Contested ownership

From the 1930s onwards, the Clayton F. Summy Company retained the copyright to "Happy Birthday To You." Per the U.S. Copyright Office, the company later became known as Summy-Birchard, which was bought by the music publishing giant Warner/Chappell in 1988. Following the purchase, Warner/Chappell continued to exert their ownership over the hugely popular song via their subsidiary. Tracing the copyright to the 1935 arrangement, the publisher argued that "Happy Birthday To You" was still under their control until 2030, at which point the song would finally pass into the public domain.

Being the copyright owners meant that Warner/Chappell was due royalties whenever the song featured in public performance, including its use in film and TV. According to USA Today, using "Happy Birthday to You" in such a way would cost a production in the region of $25,000-$30,000, while the Copyright Office article suggested in 2010 that Warner/Chappell was raking in around $2 million a year through licensing of the song.

Happy Birthday in court

For more than two decades, Warner/Chappell was earning big money from licensing what the Songwriters Hall of Fame suggests is possibly the most-sung song in the English language. But that all changed in 2016 as a result of a David-and-Goliath lawsuit between the company and an independent filmmaker which saw "Happy Birthday to You" finally make its way into the public domain.

Per CGTN America (via YouTube), filmmaker Jennifer Nelson was interested in making a documentary about "Happy Birthday to You," but in researching the song became convinced that Warner/Chappell's claim of ownership over the song was bogus. Nelson took the company to court, filing a class-action lawsuit on behalf of all those who had unfairly paid Warner/Chappell licensing fees. U.S. District Judge George H. King found against Warner/Chappell, stating that the copyright claim the company had exercised since 1988 was in fact invalid. "Defendants ask us to find that the Hill sisters eventually gave Summy Co. the rights in the lyrics to exploit and protect, but this assertion has no support in the record ... The Hill sisters gave Summy Co. the rights to the melody, and the rights to piano arrangements based on the melody, but never any rights to the lyrics" (via NBC News). Per The Hollywood Reporter, Warner/Chappell agreed to pay $14 million to settle the case, admitting that the song was indeed under no one's ownership.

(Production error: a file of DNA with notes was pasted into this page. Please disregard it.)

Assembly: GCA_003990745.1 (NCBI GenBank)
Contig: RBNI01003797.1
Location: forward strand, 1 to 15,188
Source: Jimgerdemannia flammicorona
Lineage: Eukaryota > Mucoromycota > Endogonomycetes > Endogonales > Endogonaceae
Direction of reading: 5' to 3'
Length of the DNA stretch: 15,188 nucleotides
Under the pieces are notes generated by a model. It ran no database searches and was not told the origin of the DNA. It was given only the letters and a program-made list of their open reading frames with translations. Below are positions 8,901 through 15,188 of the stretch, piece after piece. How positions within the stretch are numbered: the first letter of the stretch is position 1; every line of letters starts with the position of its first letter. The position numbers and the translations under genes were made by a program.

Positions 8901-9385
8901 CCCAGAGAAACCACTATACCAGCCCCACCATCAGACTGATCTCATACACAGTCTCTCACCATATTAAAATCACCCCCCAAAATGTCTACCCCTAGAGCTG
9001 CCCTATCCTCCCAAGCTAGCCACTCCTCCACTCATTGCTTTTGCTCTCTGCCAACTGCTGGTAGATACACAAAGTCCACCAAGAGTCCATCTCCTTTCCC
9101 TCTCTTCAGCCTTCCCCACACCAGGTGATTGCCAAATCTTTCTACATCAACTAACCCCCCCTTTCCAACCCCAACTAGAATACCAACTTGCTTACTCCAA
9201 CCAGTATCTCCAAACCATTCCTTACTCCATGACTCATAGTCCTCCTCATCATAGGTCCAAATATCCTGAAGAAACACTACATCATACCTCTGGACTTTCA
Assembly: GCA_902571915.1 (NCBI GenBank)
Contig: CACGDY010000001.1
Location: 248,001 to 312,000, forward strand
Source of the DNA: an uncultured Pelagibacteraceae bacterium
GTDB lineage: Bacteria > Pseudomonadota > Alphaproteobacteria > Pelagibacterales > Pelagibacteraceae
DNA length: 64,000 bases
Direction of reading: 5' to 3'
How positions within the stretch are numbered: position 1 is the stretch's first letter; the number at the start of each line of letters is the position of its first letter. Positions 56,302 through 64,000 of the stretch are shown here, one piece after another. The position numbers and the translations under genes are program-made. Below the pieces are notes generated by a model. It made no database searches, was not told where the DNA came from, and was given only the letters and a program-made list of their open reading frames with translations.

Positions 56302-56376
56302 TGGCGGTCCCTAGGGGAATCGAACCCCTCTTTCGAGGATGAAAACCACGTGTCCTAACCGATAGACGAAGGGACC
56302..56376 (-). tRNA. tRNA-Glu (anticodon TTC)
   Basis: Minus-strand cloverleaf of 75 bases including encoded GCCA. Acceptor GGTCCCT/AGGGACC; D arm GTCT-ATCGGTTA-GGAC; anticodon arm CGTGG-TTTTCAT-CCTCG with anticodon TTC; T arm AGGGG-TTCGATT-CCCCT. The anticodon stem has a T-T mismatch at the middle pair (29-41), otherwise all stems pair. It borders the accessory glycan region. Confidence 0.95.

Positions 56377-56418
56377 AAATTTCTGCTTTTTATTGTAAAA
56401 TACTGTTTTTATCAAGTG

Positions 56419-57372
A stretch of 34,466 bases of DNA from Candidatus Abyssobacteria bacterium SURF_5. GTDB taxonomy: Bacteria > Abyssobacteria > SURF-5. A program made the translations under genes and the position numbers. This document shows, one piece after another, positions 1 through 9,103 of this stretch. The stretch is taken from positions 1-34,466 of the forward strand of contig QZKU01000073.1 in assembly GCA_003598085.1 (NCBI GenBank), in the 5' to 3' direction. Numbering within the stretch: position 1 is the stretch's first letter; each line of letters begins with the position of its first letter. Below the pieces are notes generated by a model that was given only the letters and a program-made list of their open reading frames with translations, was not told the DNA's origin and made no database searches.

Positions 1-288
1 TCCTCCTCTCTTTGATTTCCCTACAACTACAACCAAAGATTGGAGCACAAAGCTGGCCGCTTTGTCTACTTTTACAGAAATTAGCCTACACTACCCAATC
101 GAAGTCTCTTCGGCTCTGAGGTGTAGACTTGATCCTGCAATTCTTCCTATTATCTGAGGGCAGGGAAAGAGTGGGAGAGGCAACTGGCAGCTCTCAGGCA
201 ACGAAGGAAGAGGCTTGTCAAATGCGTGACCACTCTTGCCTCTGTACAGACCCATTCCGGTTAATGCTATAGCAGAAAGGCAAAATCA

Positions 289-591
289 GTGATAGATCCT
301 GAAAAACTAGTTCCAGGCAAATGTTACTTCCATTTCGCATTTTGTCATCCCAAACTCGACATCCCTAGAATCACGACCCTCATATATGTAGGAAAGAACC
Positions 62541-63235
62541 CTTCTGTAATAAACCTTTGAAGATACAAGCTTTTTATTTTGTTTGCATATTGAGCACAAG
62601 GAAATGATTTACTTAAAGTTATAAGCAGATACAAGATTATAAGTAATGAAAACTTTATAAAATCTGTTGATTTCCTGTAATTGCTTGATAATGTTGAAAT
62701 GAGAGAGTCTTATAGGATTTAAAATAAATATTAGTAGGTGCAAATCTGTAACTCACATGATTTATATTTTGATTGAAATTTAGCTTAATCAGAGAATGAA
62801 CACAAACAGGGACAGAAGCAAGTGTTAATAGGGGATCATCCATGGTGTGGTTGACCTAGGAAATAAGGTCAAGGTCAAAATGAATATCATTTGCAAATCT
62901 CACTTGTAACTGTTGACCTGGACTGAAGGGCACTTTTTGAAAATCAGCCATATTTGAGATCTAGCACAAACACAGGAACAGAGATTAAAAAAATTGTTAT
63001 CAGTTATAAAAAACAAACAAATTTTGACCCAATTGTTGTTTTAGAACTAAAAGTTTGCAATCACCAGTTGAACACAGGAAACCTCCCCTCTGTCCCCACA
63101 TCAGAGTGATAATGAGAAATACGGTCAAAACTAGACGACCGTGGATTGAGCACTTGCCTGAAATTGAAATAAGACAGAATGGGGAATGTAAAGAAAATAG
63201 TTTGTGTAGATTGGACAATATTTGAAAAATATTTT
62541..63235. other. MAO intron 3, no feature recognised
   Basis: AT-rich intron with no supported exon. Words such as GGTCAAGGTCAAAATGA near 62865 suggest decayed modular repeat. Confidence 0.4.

An unexpected discovery

In August 2015, just months before Jennifer Nelson pushed Warner/Chappell to release "Happy Birthday to You" into the public domain, musicologists in Patty and Mildred Hill's hometown of Louisville, Kentucky announced that they had made a surprising discovery. According to the University of Louisville, library director James Procell was investigating the archives of the institution's Dwight Anderson Memorial Music Library when he chanced upon an original manuscript for "Good Morning to All," hidden within a sketchbook which once belonged to Mildred Hill. Hill's papers were donated to the library in the 1950s by her friend ​​Hattie Bishop Speed, though her papers were not cataloged by the library at the time, meaning that no one was aware of the manuscript's existence for more than six decades.

The discovery coincided with a growing interest in the Hill sisters and their accomplishments as songwriters and educators. In 2014, Louisville residents announced they would be honoring their famous songwriting daughters with a memorial known as "Happy Birthday Park," with crowdfunding for the project still ongoing.